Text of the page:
Monday, February 08, 2016

Cars parked on frozen lake during warm weather suffered a watery fate

At least 10 cars have been written off after falling through the ice at Lake Geneva in Walworth County, Wisconsin. It happened during the annual Winterfest celebration, which draws thousands of people to the lake-front community. Despite warning signs, hundreds of cars park on the ice each year. This year, warm weather caused the ice to be unstable, sending 15 cars into the lake.

At least 10 are being deemed a total loss. One of those belongs to Laurie Oberhelman, who was visiting the festival for the first time. "We were coming in and there were a lot of cars and not a lot of parking spots, and we looked and I said oh look there's plenty of cars parked on the lake. People park on the lake all the time from what I understand so let's do it," she says. "It was a bad choice."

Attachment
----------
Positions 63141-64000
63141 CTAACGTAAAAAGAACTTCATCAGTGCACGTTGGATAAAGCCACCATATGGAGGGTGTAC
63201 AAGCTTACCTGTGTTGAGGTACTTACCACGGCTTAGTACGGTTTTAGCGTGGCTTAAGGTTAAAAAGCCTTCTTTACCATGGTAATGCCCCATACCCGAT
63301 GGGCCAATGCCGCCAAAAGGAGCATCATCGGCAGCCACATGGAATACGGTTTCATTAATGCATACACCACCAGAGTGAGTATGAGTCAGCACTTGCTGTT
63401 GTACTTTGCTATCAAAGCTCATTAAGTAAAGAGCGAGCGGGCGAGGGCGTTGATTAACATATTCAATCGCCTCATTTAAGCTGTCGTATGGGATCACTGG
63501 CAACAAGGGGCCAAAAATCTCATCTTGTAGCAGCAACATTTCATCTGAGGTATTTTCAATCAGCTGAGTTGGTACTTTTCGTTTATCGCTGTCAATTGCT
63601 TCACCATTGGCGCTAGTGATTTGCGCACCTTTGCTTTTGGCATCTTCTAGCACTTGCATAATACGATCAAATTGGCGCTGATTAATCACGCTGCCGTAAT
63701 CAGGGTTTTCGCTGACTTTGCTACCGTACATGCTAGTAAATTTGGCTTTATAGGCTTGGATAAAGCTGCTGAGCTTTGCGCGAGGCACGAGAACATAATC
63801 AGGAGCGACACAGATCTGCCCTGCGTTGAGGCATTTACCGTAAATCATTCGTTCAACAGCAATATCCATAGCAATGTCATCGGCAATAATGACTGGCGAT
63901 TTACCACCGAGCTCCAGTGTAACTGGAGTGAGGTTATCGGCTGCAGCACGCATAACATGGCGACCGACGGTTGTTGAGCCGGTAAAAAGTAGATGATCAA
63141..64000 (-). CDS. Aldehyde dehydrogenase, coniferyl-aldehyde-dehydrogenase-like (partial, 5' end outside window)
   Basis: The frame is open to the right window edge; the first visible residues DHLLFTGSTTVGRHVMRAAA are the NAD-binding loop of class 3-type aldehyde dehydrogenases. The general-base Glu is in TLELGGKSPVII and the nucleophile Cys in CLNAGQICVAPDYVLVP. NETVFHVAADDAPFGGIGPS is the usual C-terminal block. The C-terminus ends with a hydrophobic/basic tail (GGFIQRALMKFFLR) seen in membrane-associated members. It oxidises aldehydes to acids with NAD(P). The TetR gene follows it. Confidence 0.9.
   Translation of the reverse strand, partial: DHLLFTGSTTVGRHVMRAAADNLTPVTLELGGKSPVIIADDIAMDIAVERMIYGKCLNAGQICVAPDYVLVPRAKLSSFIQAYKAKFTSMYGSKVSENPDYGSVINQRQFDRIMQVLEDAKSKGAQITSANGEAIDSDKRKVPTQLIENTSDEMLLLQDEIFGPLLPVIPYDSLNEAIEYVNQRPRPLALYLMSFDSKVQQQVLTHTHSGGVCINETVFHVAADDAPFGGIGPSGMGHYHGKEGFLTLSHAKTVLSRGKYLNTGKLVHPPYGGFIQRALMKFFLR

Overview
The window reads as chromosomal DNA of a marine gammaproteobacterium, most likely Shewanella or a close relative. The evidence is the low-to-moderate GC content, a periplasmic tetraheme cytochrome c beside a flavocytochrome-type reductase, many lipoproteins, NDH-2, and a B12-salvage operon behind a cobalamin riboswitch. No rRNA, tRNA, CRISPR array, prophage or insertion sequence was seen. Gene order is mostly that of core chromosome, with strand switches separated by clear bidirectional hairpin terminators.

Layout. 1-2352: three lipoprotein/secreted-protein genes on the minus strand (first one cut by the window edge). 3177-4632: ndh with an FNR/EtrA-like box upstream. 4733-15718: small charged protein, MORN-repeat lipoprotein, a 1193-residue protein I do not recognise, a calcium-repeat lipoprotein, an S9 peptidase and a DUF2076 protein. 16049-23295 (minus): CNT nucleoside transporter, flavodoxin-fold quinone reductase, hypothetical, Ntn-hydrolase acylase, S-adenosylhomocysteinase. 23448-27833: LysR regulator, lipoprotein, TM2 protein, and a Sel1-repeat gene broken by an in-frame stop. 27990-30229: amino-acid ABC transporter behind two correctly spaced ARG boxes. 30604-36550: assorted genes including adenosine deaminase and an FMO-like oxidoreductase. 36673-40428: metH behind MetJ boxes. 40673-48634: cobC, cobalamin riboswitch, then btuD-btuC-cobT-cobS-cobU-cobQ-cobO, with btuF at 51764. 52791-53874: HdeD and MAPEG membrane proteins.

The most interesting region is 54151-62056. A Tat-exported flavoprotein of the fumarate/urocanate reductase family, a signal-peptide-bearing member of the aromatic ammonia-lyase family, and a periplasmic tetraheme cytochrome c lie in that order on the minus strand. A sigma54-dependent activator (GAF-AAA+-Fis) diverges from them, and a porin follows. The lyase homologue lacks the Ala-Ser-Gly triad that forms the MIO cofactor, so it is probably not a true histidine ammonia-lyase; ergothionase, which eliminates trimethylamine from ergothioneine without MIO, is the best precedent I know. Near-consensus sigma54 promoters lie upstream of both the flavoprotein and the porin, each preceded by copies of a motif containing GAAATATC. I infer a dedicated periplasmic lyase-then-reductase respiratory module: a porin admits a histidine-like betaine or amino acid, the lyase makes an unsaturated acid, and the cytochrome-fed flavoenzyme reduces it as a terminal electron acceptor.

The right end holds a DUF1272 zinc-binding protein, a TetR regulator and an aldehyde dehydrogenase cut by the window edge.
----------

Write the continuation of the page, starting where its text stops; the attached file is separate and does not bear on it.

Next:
Renner Larson was there when it first started, and says the process happened very slowly. "As the ice bent downwards, water started coming up, and cars went in front-end first," he says. "Then water came up, and they slid in a little bit more." Dive teams worked to remove the cars one by one, as thousands gathered to watch the situation unfold.

YouTube link.

Police say nobody was injured, despite numerous people running to their cars as the ice caved in. "Fortunately it's only a property issue right now, and nobody was injured or in the vehicles when they started to submerge. So it's a bad day, but a good day at the same time," says Lt. Ed Gritzner. Signs are posted warning drivers to venture onto the ice at their own risk. Gritzner says the drivers of those vehicles will be responsible for all property damage.


Dunex said...

I'm going to be pissed if they receive any money from insurance.

Barbwire said...

Apropos of this and another post, I drove from our house on Lake Kegonsa to Lake Geneva when I was 11. My father was with me. He made me pass a written test on the workings of the internal combustion engine, identify everything under the hood, and change a tire before he taught me how to drive. I was as tall then as I am now, and nobody even noticed.